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Allegory is related to symbolismbut it takes a form of narrative in which people

By Lauren Watkins,2014-06-16 09:46
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The_Road_Not_Taken Allegory is related to symbolismbut it takes a form of narrative in which people

Allegory is related to symbolism but it takes a form of narrative in which people, places, and events in

    the surface story have symbolic meaning. Consider the use of allegory in Robert Frost’s “The Road Not

    Taken”:

     The Road Not Taken

    Robert Frost

    Two roads diverged in a yellow wood,

    And sorry I could not travel both

    And be one traveler, long I stood

    And looked down one as far as I could

    To where it bent in the undergrowth;

    Then took the other, as just fair,

    And having perhaps the better claim,

    Because it was grassy and wanted wear;

    Though as for that, the passing there

    Had worn them really about the same,

    And both that morning equally lay

    In leaves no step had trodden black.

    Oh, I kept the first for another day!

    Yet knowing how way leads on to way,

    I doubted if I should ever come back.

    I shall be telling this with a sigh

    Somewhere ages and ages hence:

    Two roads diverged in a wood, and I

    I took the one less travelled by,

    And that has made all the difference.

The persona in the above poem narrates the experiences of a traveller but the road that the poem

    describes is an allegory for a central human problem the inevitable necessity to make choices. The persona indicates that his or her decision to take a risk by making a choice that is different from other

    people has made a great difference in his or her life

    Best Answer - Chosen by Voters The Road Not Taken

Robert Frost

    Two roads diverged in a yellow wood,

     And sorry I could not travel both

    And be one traveler, long I stood

    And looked down one as far as I could To where it bent in the undergrowth;

    Then took the other, as just as fair, And having perhaps the better claim, Because it was grassy and wanted wear; Though as for that the passing there Had worn them really about the same,

And both that morning equally lay

    In leaves no step had trodden black. Oh, I kept the first for another day! Yet knowing how way leads on to way, I doubted if I should ever come back.

    I shall be telling this with a sigh Somewhere ages and ages hence:

    Two roads diverged in a wood, and I-- I took the one less traveled by,

    And that has made all the difference. ***

The Road Not Taken: Use of Literary Devices

"The Road Not Taken", written by Robert Frost, is a poem that has four

    five-line stanzas with only two end rhymes in each stanza (abaab). Several

    kinds of literary devices can be found in the poem. One of the literary

    devices employed is antithesis.

The first stanza of the poem describes a traveler who comes to a fork in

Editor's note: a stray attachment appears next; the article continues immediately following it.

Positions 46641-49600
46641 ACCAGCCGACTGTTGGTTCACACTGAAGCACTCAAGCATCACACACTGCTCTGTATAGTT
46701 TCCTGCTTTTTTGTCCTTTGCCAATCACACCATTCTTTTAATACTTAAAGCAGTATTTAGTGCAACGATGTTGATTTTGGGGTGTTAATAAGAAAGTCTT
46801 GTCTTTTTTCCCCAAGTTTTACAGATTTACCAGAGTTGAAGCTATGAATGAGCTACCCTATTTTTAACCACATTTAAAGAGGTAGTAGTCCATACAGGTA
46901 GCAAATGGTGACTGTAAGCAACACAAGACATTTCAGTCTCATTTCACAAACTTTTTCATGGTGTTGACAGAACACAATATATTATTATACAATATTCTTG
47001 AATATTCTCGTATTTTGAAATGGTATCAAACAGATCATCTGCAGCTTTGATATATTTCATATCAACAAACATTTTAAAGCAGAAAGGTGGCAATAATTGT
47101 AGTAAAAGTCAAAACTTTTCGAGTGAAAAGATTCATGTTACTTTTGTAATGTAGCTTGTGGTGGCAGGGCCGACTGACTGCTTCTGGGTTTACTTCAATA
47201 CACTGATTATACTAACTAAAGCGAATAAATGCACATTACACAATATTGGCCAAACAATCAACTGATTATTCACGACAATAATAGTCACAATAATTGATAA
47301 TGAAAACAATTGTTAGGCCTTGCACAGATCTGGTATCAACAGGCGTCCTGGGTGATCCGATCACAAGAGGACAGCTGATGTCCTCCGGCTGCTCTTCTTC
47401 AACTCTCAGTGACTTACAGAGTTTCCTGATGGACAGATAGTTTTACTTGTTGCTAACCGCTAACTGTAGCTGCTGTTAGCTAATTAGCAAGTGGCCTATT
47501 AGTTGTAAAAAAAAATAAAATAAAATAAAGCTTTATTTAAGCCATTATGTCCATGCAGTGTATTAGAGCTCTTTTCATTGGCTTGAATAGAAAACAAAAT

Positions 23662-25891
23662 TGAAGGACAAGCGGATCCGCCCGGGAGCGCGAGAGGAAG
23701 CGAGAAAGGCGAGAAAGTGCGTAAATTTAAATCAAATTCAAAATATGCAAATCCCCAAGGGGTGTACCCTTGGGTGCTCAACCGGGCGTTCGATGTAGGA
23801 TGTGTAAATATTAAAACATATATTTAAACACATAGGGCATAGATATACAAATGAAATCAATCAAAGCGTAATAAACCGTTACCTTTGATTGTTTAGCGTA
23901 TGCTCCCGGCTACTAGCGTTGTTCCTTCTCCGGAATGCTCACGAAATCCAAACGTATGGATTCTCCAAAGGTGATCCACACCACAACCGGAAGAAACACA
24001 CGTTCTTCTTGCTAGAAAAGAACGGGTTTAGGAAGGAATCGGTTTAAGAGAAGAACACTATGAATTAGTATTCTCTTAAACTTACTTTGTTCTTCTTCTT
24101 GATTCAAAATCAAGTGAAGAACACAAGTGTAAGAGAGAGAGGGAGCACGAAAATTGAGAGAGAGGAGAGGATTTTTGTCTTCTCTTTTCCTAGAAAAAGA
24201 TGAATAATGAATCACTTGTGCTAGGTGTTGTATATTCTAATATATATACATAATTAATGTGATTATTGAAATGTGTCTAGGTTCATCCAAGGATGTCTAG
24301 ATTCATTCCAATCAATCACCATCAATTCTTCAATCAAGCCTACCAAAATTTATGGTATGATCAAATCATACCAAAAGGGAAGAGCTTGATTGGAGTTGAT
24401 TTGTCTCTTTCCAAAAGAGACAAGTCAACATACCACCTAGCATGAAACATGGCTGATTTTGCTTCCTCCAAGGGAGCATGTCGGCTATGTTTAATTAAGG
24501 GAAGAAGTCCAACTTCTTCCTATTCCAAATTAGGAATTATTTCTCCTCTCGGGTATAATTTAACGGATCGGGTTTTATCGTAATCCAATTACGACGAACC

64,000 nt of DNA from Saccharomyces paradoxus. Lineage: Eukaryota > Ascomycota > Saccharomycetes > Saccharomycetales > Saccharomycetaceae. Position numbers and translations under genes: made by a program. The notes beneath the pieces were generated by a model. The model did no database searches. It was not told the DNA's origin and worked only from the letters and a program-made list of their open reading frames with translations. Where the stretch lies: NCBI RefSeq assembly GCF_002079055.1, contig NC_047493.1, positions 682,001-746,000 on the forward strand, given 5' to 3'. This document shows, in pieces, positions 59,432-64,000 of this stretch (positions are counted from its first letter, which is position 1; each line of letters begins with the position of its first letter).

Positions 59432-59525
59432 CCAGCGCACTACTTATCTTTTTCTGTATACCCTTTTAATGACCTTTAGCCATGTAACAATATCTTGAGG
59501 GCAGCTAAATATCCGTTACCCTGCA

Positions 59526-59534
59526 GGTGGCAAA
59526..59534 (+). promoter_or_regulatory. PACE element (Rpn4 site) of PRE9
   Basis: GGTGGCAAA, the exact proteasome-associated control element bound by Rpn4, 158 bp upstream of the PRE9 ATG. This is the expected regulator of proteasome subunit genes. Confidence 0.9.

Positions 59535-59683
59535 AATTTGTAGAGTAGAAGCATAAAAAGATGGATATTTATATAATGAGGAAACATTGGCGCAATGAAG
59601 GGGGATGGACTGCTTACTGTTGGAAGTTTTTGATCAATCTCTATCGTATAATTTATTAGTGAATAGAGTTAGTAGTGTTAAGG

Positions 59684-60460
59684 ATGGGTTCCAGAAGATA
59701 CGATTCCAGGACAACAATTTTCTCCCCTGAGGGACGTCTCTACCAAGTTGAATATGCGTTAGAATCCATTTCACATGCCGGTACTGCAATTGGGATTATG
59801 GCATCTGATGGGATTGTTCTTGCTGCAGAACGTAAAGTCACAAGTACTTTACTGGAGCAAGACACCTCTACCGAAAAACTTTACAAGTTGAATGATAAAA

a road through a "yellow wood" and wishes he could "travel both" routes, but at the same time he

    realizes that the thought of traveling both roads is impractical and therefore rejects it. In the second stanza, the traveler says the other road has "perhaps the better

    claim/because it was grassy and wanted wear," implying that this road is "less

    traveled by." And then he contradicts his own judgment by saying that "Though as

    for that the passing there/had worn them really about the same." In the third stanza,

    he comes up with the idea of saving the first, (perhaps) more traveled route for

    another day, but then he sees that he's most likely not going to return, and

    therefore, probably will never have the chance to travel the more traveled route in

    the future. The line "Because it was grassy and wanted wear, in the third stanza is

    an example of personification because the poet says that the road "wanted wear"

    while we all know that a road can not think and would not have any desire at all.

The poet has also used imagery as a literary device: "Two roads diverged

    in a

    yellow wood" (from the first stanza), and "And both that morning equally lay/in

    leaves no step had trodden black" (from the third stanza) to create a picture in the

    reader's mind.

    The literal meaning of the poem is that a traveler who came to a fork in a road in a

    yellow wood and couldn't decide on which road to take but finally chose to take the

    one that seemed less traveled by. The figurative theme of the poem is the crucial

    nature of the choices people must make on the road of life. The story took

    place in

    a yellow wood in the morning time. The tone of the poem is gloomy because the

    traveler laments the possibilities that the necessity of making a choice leaves

unfulfilled, as we can see from the words used in the poem such as "sorry"

and

"sigh."

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